Psychologists weigh in on benefits, pitfalls of AI

By Ami Albernaz
July 1st, 2024
Nicholas Jacobson, Ph.D., is an assistant professor of biomedical data science and psychiatry at Dartmouth College whose research explores technology-based assessment and treatment for anxiety and depression.
Nicholas Jacobson, Ph.D., is an assistant professor of biomedical data science and psychiatry at Dartmouth College whose research explores technology-based assessment and treatment for anxiety and depression.

Can it improve assessment, diagnosis?

Five, 10, 20 years from now, what role will AI play in psychology? Chatbots-as-therapists may come to mind for some (indeed, several commercially available apps already offer AI-based mental health support), but psychologists also see considerable potential in other areas.

New England Psychologist spoke with a few psychologists to understand some of the ways they see AI advancing assessment, diagnosis, and treatment, as well as the potential pitfalls of using AI.

AI’s ability to analyze large amounts of data in real time is opening new possibilities for more robust patient monitoring and greater precision in assessment.

Nicholas Jacobson, Ph.D., is an assistant professor of biomedical data science and psychiatry at Dartmouth College whose research explores technology-based assessment and treatment for anxiety and depression. He sees promise in pairing data collected from patients’ daily lives (via wearable devices, for instance) with ongoing, longitudinal assessments.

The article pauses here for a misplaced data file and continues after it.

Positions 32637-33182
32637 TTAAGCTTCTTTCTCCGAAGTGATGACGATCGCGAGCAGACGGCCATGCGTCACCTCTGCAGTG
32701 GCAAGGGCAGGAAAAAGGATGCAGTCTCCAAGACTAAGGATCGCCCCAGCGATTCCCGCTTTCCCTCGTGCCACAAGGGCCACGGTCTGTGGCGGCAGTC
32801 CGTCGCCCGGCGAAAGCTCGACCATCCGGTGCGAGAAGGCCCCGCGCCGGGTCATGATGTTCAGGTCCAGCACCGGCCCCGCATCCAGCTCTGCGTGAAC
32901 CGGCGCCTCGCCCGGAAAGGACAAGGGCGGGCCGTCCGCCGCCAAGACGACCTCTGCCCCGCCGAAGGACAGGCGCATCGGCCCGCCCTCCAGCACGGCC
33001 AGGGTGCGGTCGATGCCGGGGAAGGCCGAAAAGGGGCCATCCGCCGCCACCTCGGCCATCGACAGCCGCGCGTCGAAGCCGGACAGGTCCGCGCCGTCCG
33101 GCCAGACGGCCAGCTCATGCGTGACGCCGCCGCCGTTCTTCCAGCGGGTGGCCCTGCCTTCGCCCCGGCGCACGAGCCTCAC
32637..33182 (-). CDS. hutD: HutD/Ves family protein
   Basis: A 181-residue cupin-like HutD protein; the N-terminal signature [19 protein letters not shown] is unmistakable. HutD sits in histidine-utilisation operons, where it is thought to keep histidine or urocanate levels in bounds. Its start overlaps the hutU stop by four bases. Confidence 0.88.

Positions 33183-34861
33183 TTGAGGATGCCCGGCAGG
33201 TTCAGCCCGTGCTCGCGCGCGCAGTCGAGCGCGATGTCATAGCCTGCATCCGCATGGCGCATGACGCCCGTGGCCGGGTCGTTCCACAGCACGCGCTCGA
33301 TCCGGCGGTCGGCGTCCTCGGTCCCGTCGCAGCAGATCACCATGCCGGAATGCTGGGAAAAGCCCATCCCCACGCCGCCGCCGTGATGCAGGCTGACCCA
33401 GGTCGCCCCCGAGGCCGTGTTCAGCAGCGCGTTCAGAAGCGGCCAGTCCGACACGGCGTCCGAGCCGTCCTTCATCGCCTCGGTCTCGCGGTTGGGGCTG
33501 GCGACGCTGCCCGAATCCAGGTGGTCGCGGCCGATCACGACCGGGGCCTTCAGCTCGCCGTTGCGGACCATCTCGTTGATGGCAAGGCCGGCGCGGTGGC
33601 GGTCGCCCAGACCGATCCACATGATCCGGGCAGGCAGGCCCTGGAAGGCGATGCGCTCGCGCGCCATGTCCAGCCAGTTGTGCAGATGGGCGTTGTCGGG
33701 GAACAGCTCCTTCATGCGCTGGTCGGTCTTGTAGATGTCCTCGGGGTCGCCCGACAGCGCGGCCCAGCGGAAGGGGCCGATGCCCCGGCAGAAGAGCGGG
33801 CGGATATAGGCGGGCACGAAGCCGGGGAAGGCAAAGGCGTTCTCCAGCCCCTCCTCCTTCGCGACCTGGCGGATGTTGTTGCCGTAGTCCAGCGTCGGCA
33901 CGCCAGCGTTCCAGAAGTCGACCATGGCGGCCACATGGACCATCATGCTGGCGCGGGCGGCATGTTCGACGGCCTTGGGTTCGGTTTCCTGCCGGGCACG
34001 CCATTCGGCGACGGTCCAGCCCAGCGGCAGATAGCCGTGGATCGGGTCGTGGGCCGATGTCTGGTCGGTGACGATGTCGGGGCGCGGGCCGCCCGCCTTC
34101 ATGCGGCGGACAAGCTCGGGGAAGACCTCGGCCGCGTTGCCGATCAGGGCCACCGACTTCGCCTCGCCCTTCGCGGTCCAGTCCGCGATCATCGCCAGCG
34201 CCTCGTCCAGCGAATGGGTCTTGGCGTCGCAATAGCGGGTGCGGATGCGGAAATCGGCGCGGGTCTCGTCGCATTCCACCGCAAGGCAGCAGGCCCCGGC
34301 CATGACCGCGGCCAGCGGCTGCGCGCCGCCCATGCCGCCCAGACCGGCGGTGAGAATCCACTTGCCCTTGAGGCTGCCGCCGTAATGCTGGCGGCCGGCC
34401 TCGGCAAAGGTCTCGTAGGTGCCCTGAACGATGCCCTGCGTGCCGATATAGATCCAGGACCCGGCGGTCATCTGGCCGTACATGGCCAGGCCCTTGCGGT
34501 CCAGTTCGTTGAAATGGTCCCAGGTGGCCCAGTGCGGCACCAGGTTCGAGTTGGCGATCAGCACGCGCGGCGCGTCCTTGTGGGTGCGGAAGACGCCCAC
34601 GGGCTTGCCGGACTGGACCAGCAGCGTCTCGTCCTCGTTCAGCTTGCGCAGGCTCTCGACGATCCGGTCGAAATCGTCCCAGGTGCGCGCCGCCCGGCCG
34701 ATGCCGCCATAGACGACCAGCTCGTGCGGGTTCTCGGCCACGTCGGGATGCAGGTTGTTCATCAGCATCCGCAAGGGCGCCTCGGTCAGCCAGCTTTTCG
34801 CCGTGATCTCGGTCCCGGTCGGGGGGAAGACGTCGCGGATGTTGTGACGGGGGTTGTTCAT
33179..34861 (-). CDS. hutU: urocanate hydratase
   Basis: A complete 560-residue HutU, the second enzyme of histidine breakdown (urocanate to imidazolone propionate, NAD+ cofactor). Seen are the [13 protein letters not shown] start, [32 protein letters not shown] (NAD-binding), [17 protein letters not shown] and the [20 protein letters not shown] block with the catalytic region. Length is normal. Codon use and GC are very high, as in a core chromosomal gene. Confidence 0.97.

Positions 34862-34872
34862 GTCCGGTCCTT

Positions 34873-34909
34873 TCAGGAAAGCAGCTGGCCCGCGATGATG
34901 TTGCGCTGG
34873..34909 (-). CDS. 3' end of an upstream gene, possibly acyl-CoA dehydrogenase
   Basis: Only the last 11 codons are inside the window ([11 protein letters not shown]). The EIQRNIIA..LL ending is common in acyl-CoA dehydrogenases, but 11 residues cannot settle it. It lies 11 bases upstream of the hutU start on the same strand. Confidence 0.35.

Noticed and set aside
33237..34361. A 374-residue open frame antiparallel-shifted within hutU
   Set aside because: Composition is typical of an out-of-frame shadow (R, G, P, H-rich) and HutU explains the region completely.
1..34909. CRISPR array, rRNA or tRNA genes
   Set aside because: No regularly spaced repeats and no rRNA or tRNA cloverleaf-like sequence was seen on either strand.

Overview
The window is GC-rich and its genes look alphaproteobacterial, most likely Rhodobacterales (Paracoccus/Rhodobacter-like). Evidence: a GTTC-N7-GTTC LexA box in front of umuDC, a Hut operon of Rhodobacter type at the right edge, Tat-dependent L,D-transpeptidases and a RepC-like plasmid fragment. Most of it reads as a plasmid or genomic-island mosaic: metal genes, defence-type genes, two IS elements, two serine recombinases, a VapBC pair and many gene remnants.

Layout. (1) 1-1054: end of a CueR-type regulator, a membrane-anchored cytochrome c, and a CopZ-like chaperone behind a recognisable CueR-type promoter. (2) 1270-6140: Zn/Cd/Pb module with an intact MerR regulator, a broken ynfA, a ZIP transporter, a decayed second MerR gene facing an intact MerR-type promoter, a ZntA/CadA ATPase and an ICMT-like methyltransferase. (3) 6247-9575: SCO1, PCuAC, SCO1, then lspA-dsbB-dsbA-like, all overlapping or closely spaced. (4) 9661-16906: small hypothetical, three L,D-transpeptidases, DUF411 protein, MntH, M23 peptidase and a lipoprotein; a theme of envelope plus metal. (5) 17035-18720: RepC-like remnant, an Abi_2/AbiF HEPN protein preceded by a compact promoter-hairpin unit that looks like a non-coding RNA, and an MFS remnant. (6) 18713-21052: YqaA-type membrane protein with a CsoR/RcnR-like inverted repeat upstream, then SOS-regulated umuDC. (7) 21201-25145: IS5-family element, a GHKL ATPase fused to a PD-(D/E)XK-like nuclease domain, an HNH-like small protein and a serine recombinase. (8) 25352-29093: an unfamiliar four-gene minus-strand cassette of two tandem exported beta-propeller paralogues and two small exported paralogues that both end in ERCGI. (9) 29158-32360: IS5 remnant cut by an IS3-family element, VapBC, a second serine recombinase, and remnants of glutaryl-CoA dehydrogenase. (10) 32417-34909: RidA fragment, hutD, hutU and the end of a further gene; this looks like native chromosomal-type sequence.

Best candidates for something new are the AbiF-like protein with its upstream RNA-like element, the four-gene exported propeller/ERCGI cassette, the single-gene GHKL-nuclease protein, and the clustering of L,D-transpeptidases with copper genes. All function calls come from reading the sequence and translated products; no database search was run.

“[Data that shows] how we are engaging in our day — that’s pretty seamless and easy to track,” he said. Being able to combine vast amounts of this real-time data with periodic behavioral assessments can provide a more complete picture of patient’s well-being that can help providers know when and how best to intervene, he added.

“Psychologists have been talking about this as the gold standard for many decades,” he said.

Rachel Sava, Ph.D., is program director at the McLean Institute for Technology in Psychiatry at McLean Hospital in Belmont, Mass.

Rachel Sava, Ph.D., is program director at the McLean Institute for Technology in Psychiatry at McLean Hospital in Belmont, Mass.

Rachel Sava, Ph.D., program director at the McLean Institute for Technology in Psychiatry at McLean Hospital in Belmont, Mass., sees potential for AI algorithms in predicting future mental health status or even psychiatric conditions.

She noted that algorithms are now being developed that can process changes in data from wearables (for example, in sleep patterns) as well as in speech patterns, typing, facial movements, phone use, and more and make predictions based on those changes. Early detection can give “clinicians and patients time to implement early intervention strategies,” she said.

Psychologists also see potential for AI-based assessment to make diagnosis and care more accessible. Researchers at Massachusetts General Hospital recently identified an AI model that accurately screens for childbirth-related post-traumatic stress disorder (CB-PTSD), and hope that it might one day be used in routine obstetric care.

With roughly 8 million women worldwide affected by CB-PTSD each year and potentially adverse health effects for both mothers and children when the condition goes untreated, having an easily accessible and affordable screening tool could have an enormous impact, said Sharon Dekel, Ph.D., M.Phil, senior author of the research, which was published in “Scientific Reports.”